Protecting forests is essential to safeguard biodiversity and mitigate climate change, writes Protect the Forest in its feedback on EU’s 2030 Climate Target Plan.
Protect the Forest has given feedback on EU’s 2030 Climate Target Plan.
Read the full feedback from Protect the Forest here:
There is a climate and biodiversity crisis in the world, and a catastrophic future lies ahead. Both crises are intertwined. Protecting and restoring forests is essential. Natural forests store large amounts of carbon. If they are cut down, carbon is released to the atmosphere.
Carbon dioxide emissions from bioenergy are considered as zero emissions. However, bioenergy is not carbon-neutral. The burning of bioenergy emits carbon dioxide immediately which contributes to the greenhouse effect just like fossil fuels. The atmosphere does not differentiate between different sources of carbon. It takes many years to compensate for these carbon emissions: in a 50-100 year perspective, biofuels can even have larger climate impact than fossil fuels.
In order to mitigate climate change, everything possible should be done to prevent carbon dioxide entering the atmosphere. The use of both bioenergy and fossil fuels need to be reduced. The purported climate benefits of biofuels need to be re-evaluated urgently.
By decreasing harvest rates and protecting older natural forests, carbon will continue to be absorbed and stored in the soil. Emissions from forest harvesting are not fully accounted for in greenhouse gas emission inventory reports. Instead, harvested wood products, which include paper products and wood used for energy, are considered as carbon dioxide removals. The concept of replacing natural forests with plantations and harvested wood products to create sinks and mitigate climate change is false, as it fails to account for the carbon lost from the destroyed natural forest and when wood is used for energy.
The urgency needs to be acknowledged. According to IPCC, the net emissions of greenhouse gases need to decrease with about 50 % globally by 2030 in order to avoid a global mean temperature increase of 1,5 C above pre-industrial levels. It generally takes 50-100 years for felled trees in the boreal region to grow back and re-absorb the emitted carbon dioxide. In e.g. Sweden, about 80 % of the annual harvest is used for bioenergy, paper and other short-lived products, which increases the amount of carbon dioxide in the atmosphere for decades. If the increase of carbon to the atmosphere continues and the temperature increases with more than 2-3 degrees C as compared to-pre industrial levels, there is a major risk that climate tipping points will be reached where changes can become uncontrolled and practically irreversible.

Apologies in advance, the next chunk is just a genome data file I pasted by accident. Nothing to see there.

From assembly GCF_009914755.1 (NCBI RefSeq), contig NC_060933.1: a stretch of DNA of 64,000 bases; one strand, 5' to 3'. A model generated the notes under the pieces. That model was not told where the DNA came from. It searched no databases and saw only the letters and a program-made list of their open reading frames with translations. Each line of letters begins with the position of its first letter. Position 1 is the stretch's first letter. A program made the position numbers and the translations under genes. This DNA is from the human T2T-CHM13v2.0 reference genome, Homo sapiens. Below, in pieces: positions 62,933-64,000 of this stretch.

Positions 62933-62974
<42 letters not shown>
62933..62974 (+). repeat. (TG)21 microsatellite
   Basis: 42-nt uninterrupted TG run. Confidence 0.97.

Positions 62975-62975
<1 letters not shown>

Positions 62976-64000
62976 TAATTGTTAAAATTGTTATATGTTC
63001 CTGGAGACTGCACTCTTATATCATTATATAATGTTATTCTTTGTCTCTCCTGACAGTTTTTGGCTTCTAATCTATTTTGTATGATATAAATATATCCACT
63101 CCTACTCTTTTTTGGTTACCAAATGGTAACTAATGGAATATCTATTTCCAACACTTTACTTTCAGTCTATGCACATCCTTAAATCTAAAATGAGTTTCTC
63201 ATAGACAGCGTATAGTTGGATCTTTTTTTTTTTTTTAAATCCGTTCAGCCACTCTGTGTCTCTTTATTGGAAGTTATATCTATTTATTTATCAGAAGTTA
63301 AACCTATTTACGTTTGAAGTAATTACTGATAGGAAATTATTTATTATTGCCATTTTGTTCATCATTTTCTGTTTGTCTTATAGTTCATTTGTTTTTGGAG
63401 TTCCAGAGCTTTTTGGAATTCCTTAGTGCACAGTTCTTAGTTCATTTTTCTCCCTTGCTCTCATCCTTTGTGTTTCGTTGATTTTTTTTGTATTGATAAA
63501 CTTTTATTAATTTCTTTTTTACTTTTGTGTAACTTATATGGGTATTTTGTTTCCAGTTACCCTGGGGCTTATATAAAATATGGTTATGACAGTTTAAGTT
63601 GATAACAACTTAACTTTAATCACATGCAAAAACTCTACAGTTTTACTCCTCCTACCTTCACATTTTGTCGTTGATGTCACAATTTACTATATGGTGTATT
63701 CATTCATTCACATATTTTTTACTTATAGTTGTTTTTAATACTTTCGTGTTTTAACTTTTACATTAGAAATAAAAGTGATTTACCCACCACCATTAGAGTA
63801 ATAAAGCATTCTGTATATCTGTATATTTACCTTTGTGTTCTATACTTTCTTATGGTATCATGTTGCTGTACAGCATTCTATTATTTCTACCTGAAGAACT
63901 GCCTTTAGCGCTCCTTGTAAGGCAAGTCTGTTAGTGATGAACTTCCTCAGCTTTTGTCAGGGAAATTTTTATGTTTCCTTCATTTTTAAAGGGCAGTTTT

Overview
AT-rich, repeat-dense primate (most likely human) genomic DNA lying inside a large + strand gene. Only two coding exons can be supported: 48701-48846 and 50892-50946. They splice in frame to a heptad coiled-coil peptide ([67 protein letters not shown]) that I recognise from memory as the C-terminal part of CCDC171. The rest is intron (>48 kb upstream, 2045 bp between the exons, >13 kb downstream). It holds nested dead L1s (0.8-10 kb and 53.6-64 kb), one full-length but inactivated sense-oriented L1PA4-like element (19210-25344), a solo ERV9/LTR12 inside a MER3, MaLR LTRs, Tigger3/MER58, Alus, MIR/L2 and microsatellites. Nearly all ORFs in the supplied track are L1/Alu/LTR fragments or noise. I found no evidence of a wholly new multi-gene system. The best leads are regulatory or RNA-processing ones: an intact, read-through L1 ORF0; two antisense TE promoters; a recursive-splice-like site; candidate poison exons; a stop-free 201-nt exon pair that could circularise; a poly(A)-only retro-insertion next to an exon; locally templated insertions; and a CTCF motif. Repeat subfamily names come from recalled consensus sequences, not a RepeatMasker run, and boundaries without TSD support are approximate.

Climate policy measures to reduce greenhouse gas emissions:
• Protect at least 30 % of the forest land in the EU. The forests should be ecologically representative and well connected.
• Prioritize and incentivize protection of all remaining primary and natural forests including peat-land forests. All forest biotopes under the EU Habitats Directive must have a favorable conservation status in the EU.
• Re-direct EU subsidies for cutting and burning wood to protecting and restoring natural forests.
• Restore wetlands on drained peat-lands, since they emit a lot of greenhouse gases.
• Implement full accounting of the full climate impact of biofuels.
• Harvested wood products (HWPs) should not be considered as carbon sinks – it risks leading to increased harvesting rates without accounting for the emissions caused by the forest felling.
• Support and promote the use of nature-oriented and continuous cover forestry to decrease the release of greenhouse gases from soil. However, high conservation value forests should be exempted from forestry, not felled.
• Promote natural regeneration and favor mixed forests with a greater proportion of deciduous trees.
• Produce less short-lived forest products since these require a lot of energy to produce and release carbon to the atmosphere rapidly. Prioritize long-lived products instead.
• Reduce the energy consumption and reduce the consumption of paper, forest products and other natural resources. Promote energy efficiency and recycling.
See references in the attachment here.
The full feedback on EU’s 2030 Climate Target Plan can also be read here.